Virtual tourism: Explore centuries of history at Philadelphia, the 'birthplace of America'
They say, Philadelphia is where the great 'American dream' was founded.
Philadelphia is often referred to as the 'birthplace of America' and the first World Heritage City in the United States. They say, this is where the great 'American dream' was founded. It’s where courageous visionaries crafted the model for modern-day democracy that inspires people globally to embrace the power of their individuality and our human potential.
This fourth of July, you can relive the birth of the United States with virtual tours of the Historic Mile in Philadelphia. Thanks to a host of inspired web resources, visitors can get the virtual experience of visiting a host of landmark destinations and more:
Independence Hall, a UNESCO World Heritage Site that changed the world, as this was where the several fundamental debates took place that lay the foundation of the United States of America and helped the founders of the nation to adopt both the Declaration of Independence and the US Constitution.
The Liberty Bell, a symbol of freedom that predates the birth of the USA. Legend holds it sustained its trademark crack when it was rung to announce the signing of the Declaration of Independence.
The Museum of the American Revolution explores the dynamic story of the American Revolution using its rich collection of Revolutionary-era artefacts, personal items, letters, diaries, and works of art.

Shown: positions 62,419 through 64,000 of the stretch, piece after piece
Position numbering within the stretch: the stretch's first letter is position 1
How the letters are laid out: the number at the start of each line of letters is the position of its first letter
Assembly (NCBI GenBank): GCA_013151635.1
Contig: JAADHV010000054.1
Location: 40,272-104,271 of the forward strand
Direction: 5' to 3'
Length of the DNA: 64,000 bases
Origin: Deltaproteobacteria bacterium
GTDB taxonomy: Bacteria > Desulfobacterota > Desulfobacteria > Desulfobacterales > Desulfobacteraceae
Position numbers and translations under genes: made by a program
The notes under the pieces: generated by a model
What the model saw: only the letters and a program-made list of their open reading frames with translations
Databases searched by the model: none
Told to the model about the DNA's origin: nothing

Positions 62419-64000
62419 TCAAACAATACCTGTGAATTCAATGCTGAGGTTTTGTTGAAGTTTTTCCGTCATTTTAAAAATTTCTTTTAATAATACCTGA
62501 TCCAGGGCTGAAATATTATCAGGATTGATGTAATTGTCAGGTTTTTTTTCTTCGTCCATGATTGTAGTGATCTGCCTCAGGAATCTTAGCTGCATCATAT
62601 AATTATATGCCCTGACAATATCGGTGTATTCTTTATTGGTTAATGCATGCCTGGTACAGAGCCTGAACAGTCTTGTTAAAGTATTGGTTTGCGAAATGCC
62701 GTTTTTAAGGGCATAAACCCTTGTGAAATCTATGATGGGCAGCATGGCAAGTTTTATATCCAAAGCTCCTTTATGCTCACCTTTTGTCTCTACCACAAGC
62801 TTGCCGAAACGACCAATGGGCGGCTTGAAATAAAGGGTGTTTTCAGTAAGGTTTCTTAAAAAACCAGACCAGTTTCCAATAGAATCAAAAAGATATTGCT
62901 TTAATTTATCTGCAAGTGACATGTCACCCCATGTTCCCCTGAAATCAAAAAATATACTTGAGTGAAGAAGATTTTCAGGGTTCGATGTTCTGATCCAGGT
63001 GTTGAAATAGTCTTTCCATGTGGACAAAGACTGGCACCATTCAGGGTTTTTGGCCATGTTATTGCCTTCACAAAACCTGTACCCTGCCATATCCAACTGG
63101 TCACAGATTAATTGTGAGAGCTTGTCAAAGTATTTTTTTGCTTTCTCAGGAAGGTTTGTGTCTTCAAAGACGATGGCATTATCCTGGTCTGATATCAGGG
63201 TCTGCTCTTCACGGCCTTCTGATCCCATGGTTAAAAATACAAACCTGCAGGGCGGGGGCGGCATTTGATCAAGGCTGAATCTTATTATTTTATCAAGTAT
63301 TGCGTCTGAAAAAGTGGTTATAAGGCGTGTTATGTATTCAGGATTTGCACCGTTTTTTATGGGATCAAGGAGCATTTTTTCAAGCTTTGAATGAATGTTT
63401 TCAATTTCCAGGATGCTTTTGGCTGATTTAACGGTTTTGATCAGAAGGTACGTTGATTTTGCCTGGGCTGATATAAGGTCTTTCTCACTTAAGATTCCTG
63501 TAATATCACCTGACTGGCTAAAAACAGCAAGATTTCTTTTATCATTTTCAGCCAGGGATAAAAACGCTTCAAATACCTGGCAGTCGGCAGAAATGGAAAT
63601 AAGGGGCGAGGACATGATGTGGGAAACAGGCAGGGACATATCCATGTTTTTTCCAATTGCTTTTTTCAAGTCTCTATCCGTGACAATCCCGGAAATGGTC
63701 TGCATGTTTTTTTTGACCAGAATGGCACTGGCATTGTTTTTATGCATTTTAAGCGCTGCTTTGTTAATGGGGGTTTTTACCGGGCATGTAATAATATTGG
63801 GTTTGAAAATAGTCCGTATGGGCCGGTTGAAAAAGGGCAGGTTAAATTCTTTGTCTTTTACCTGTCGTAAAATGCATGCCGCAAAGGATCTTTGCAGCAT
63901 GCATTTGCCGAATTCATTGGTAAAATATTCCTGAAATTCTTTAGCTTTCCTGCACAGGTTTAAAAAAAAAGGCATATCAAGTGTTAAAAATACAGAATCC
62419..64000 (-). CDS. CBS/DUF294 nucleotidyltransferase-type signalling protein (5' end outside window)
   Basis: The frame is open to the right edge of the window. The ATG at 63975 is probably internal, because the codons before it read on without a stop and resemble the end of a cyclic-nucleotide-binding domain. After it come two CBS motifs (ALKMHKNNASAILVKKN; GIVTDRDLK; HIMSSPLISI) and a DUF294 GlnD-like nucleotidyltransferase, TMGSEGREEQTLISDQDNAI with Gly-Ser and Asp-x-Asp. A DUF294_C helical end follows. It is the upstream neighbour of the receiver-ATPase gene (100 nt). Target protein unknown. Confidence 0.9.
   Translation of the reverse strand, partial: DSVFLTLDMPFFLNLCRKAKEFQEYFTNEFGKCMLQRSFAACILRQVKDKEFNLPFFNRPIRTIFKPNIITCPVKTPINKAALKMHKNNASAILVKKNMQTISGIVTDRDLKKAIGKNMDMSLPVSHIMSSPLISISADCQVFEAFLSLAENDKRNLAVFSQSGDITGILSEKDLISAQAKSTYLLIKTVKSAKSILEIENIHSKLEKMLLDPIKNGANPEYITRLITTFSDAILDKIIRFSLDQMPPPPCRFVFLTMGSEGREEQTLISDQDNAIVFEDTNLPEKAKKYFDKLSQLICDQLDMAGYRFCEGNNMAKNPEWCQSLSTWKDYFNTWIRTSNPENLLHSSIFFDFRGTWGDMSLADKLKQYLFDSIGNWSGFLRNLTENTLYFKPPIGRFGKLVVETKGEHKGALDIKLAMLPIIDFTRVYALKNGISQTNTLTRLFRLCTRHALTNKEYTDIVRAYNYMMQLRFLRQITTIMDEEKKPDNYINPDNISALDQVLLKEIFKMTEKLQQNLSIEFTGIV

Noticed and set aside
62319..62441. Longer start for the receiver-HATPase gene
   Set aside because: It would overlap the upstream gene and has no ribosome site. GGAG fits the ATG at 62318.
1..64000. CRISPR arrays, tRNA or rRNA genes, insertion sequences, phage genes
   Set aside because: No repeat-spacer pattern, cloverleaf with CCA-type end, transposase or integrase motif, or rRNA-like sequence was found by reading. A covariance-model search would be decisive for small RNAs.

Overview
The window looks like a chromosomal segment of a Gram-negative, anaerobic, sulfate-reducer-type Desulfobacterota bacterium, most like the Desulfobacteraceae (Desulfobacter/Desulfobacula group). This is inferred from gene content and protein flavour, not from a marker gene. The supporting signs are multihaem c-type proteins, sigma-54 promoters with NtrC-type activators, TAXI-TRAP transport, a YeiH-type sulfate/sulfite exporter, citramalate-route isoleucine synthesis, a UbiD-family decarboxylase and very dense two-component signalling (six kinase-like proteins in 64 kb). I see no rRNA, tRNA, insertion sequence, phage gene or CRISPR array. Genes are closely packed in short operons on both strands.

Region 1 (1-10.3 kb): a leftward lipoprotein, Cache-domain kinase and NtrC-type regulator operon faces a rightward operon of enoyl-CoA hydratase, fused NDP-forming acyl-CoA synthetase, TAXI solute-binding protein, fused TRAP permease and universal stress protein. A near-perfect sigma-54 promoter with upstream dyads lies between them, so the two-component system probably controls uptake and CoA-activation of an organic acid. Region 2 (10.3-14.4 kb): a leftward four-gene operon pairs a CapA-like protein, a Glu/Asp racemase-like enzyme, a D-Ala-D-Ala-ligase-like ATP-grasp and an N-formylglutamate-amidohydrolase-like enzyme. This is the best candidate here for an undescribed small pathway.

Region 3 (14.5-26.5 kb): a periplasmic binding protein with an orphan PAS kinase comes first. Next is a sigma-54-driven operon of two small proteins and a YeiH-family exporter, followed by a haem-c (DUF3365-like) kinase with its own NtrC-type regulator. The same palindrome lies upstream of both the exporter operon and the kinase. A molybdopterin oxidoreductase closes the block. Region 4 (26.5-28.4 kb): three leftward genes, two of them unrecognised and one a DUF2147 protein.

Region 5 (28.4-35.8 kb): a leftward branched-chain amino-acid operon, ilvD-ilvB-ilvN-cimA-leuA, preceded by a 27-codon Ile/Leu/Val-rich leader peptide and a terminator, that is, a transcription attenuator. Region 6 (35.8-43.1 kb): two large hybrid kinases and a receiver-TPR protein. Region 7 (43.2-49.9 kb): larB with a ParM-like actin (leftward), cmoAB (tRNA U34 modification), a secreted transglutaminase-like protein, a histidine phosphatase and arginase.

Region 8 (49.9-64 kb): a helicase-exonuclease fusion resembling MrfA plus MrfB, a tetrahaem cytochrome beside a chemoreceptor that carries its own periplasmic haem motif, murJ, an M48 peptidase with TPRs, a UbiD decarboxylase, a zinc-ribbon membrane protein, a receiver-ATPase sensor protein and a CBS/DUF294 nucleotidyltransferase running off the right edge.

The President’s House, where both George Washington and John Adams spent most of their presidencies before the White House was built in Washington, DC.
National Museum of American Jewish History, the only major national museum dedicated to telling the story of the Jewish people in America from 1654 to present.
The African American Museum in Philadelphia, where visitors can explore the history and stories of African-American people and those of the African Diaspora. The exhibit Audacious Freedom: African Americans in Philadelphia 1776 – 1876 recounts the stories of and contributions made by people of African descent in Philadelphia during the tumultuous years following the founding of this nation.
The National Constitution Center, an interactive museum dedicated to the document on which the nation was founded, and the impact different interpretations of the document have had on the nation and world since it was adopted in 1789.
Hamilton: The Constitutional Clashes That Shaped a Nation an exhibit that explores Alexander Hamilton’s fraught relationships with James Madison, Thomas Jefferson, John Adams, and Aaron Burr, provides an intimate look into the founding father’s enduring role in the constitutional and political arguments that continue to create sparks to this day, through December 31, 2019.
Carpenters’ Hall, the meeting place of the First Continental Congress in 1774. The seeds of the American Revolution were planted here when delegates from 12 of the 13 colonies agreed to boycott British imports.
Benjamin Franklin Museum and Franklin Court, the Philadelphia home of statesman, author, printer, inventor, postmaster, activist and more. The building also is the first post office in the United States.
The American Philosophical Society Museum is the oldest learned society in the United States, founded in 1743 by Benjamin Franklin for the purpose of “promoting useful knowledge.”
See exhibitions drawn from the Society’s renowned collections that trace American history and science from the Founding Fathers to the digital age.
Elfreth’s Alley, the oldest continuously-inhabited street in America.